'The Sugar Plantation in India and Indonesia; Industrial Production, 1770–2010', the latest book of IISH staff member and professor of 'International Comparative Social History' at Amsterdam Free University Ulbe Bosma, was released by Cambridge University Press.
In this book, Ulbe Bosma details how the British and Dutch introduced the Caribbean sugar plantation model in Asia and refashioned it over time. Until abolitionist campaigns began around 1800, European markets had almost exclusively relied on Caribbean sugar produced by slave labour. Thereafter, importing Asian sugar and transferring plantation production to Asia became a serious option for the Western world.
Although initial attempts by British planters in India failed, the Dutch colonial administration was far more successful in Java, where it introduced in 1830 the 'cultuurstelsel', a system of forced cultivation that tied local peasant production to industrial manufacturing.
A century later, India adopted the Javanese model in combination with farmers’ cooperatives rather than employing coercive measures. Cooperatives did not prevent industrial sugar production from exploiting small farmers and cane cutters, however. Bosma finds that much of modern sugar production in Asia resembles the abuses of labour by the old plantation systems of the Caribbean.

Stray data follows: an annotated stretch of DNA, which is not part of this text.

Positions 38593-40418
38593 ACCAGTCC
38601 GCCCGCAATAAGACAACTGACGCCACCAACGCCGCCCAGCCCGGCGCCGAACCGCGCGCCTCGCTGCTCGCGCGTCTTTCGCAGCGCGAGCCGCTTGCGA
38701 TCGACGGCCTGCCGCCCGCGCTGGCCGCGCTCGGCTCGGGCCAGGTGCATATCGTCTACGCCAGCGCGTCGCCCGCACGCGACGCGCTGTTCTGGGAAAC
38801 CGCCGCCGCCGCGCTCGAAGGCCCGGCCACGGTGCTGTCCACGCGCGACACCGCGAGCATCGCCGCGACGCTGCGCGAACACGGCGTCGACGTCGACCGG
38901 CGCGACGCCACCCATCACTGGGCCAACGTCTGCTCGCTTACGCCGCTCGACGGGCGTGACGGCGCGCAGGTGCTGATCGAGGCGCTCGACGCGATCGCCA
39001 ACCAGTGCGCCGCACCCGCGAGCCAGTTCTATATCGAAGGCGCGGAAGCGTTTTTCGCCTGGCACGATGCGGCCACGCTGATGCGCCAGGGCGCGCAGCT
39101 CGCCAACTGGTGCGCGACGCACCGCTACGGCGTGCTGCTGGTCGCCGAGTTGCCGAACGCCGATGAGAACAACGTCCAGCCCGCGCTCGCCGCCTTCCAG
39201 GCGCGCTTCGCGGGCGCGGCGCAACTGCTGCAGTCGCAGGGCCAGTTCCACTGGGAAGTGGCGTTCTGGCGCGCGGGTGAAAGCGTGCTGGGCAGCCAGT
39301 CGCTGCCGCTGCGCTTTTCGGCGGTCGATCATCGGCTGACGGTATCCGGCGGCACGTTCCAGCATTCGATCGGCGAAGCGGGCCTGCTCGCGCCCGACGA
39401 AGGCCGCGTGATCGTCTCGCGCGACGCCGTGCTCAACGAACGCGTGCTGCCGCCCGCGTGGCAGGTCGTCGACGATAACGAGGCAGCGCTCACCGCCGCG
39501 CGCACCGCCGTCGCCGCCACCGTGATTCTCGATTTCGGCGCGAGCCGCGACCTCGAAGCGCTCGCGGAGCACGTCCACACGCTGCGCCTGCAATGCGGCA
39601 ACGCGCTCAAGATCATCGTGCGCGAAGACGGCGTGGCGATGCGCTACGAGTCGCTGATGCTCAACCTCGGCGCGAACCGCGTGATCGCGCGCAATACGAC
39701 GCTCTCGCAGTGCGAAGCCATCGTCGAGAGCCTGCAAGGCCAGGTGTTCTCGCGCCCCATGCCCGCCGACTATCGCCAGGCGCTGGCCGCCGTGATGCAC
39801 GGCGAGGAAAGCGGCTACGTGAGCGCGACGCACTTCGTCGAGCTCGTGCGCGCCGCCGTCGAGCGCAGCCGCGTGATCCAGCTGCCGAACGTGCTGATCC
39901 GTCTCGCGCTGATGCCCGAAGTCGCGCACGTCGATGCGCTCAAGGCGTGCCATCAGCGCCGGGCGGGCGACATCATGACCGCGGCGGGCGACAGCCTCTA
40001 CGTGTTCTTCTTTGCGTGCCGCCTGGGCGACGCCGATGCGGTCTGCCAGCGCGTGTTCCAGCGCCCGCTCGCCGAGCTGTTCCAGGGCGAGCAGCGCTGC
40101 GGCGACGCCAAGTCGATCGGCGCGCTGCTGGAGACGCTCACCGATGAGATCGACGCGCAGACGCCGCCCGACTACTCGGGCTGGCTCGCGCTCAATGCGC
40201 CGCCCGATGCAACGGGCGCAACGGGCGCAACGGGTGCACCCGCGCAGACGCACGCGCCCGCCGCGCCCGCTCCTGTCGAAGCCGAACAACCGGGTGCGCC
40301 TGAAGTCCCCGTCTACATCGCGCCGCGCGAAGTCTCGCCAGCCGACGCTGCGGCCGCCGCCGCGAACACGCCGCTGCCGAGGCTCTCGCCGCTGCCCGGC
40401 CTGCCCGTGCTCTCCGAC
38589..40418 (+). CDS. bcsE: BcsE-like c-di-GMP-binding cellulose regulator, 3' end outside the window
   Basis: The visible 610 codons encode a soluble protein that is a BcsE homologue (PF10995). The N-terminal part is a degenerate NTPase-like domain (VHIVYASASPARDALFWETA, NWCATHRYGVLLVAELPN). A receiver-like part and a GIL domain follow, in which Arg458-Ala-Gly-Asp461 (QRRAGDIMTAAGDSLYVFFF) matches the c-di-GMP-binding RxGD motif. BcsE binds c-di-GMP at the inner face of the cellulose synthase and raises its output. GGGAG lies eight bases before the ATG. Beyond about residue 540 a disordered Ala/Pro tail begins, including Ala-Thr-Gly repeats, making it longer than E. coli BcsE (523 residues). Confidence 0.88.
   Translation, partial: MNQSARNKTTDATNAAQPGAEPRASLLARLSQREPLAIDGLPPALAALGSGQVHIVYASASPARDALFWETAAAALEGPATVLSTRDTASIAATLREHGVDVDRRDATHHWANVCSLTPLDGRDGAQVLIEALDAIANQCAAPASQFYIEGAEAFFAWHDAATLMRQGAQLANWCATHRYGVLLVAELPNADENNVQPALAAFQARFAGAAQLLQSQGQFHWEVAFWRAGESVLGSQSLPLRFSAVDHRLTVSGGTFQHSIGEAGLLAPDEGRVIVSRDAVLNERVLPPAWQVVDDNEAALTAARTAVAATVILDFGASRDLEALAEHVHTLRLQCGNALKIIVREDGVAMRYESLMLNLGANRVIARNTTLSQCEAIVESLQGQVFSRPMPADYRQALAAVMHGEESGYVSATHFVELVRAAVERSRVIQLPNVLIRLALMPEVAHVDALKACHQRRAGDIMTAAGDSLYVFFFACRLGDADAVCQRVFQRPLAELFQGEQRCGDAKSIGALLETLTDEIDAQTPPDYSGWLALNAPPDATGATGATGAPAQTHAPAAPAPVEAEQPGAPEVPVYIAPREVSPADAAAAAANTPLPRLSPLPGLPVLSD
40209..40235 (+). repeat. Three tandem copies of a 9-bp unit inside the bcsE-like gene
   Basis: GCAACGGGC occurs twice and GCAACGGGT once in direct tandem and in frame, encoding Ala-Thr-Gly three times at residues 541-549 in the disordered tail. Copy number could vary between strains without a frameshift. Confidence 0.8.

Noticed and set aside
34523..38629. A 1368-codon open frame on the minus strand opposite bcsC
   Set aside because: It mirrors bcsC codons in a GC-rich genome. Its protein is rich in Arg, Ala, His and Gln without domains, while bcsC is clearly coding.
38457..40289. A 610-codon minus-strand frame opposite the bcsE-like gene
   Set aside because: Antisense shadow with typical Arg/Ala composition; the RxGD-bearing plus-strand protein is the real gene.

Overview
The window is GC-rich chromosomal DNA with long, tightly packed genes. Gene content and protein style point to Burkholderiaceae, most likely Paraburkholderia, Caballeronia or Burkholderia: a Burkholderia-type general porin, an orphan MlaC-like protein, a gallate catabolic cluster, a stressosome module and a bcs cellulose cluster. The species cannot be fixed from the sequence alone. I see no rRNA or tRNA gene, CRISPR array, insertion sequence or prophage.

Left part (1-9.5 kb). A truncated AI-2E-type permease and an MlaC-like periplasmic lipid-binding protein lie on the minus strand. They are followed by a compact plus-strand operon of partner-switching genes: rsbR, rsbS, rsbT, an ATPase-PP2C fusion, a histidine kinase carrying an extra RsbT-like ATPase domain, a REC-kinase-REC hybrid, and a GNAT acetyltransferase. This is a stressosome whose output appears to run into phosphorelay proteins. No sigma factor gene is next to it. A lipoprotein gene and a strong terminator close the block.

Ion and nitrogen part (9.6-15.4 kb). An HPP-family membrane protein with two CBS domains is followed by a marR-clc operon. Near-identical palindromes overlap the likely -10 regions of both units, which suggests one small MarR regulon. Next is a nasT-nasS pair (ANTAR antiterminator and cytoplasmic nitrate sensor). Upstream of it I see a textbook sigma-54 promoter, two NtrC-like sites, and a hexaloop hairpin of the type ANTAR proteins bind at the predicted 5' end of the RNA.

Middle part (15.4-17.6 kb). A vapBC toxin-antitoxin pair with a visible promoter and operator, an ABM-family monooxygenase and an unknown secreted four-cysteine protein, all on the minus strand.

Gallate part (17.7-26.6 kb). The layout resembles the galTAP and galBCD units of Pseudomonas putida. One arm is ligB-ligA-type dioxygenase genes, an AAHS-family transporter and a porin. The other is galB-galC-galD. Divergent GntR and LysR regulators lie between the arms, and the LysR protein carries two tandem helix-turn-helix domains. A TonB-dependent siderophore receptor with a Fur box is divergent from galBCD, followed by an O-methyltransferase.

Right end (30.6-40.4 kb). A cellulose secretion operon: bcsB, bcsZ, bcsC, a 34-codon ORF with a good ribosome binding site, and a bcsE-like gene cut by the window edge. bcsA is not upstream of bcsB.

The Sugar Plantation in India and Indonesia; Industrial Production 1770-2010, Ulbe Bosma. Part of the 'Studies in Comparative World History' series. Cambridge University Press, September 2013. ISBN: 9781107039698
1. Producing sugar for the world
2. East Indian sugar versus slave sugar
3. Java: from cultivation to plantation conglomerate
4. Sugar, science, and technology: Java and India in the late nineteenth century
5. The era of the global sugar market, 1890–1929
6. Escaping the plantation?